I’ll admit right off the bat that this book is pure fluff, but if you don’t have particularly high expectations going in, it’s quite a fun read. I’m a fan of the fake-relationship-becomes-real plot, so I guess I was predisposed to enjoy it. But while the romance is very cute and satisfying, I was pleased to discover that there’s a little bit more substance to the book, also. I was particularly fascinated by Gia’s relationship with her group of friends. Initially, she believes she’s really close with her longtime best friends, Claire and Laney, while Jules is the interloper. But as she grows in self-awareness, she realizes that maybe things aren’t as black-and-white as she thought. The glimpses into Gia’s home life reveal that her way of dealing with conflict is to avoid it altogether. There’s a very telling moment where her friends basically tell her she’s bossy, citing the fact that she always decides where they eat lunch. Gia thought she was just making a suggestion, but her friends took it as a command and resented her for it. So in the end, Gia actually learns something about herself and takes some steps toward healthier friendships. I still wouldn’t characterize this as a particularly deep or thought-provoking read, but it was a pleasant way to spend an afternoon!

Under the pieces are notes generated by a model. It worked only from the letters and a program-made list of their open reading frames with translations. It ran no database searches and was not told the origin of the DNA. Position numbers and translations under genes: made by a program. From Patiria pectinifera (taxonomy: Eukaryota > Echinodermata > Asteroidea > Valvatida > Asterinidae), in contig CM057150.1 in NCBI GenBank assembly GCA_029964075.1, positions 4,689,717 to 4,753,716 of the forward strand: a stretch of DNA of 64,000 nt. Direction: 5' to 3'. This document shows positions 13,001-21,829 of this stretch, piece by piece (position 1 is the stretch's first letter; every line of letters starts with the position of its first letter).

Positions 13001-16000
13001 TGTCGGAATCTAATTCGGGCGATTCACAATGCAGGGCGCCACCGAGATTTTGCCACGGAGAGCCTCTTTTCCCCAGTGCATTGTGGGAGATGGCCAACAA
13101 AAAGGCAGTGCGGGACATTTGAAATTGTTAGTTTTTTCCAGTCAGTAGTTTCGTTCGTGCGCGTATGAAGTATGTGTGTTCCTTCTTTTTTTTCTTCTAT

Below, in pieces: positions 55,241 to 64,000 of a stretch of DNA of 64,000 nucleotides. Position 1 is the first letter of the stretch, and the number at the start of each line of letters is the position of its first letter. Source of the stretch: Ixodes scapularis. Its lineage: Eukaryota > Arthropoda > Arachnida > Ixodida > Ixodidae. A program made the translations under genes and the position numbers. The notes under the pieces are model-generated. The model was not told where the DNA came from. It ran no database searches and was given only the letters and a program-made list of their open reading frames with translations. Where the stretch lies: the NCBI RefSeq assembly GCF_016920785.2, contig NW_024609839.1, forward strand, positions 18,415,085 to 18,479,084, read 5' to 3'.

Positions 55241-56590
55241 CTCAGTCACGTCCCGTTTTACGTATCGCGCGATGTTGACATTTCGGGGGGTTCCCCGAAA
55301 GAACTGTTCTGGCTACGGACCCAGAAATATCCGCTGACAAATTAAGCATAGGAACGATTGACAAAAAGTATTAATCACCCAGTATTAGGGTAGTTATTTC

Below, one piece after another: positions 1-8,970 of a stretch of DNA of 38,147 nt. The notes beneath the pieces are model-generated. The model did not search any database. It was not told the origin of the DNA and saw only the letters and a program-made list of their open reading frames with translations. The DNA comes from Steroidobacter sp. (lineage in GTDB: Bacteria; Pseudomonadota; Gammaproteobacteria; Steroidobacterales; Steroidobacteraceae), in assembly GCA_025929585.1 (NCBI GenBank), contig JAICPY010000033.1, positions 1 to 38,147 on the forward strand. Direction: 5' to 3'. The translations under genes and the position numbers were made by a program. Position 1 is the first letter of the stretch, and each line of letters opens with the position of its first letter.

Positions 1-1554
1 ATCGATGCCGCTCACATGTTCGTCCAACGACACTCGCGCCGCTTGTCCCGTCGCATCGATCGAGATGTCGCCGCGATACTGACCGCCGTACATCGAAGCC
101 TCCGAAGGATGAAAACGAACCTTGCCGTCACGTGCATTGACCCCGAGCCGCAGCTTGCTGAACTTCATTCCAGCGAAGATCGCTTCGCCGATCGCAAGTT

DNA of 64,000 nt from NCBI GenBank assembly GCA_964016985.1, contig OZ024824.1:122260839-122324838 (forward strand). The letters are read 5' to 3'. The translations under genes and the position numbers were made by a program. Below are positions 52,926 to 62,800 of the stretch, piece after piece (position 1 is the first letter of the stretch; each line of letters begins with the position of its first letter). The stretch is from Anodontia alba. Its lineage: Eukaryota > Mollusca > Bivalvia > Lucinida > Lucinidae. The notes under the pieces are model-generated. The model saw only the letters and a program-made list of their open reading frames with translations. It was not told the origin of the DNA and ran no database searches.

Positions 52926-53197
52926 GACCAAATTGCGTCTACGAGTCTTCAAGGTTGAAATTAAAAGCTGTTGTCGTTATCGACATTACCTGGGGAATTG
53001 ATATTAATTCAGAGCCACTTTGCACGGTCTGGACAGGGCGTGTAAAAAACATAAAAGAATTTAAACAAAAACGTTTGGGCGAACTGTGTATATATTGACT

Review: The Thousand-Dollar Tan Line

Thousand Dollar Tan Line, TheRob Thomas and Jennifer Graham, The Thousand-Dollar Tan Line

***Warning: Spoilers for the “Veronica Mars” TV show and movie!***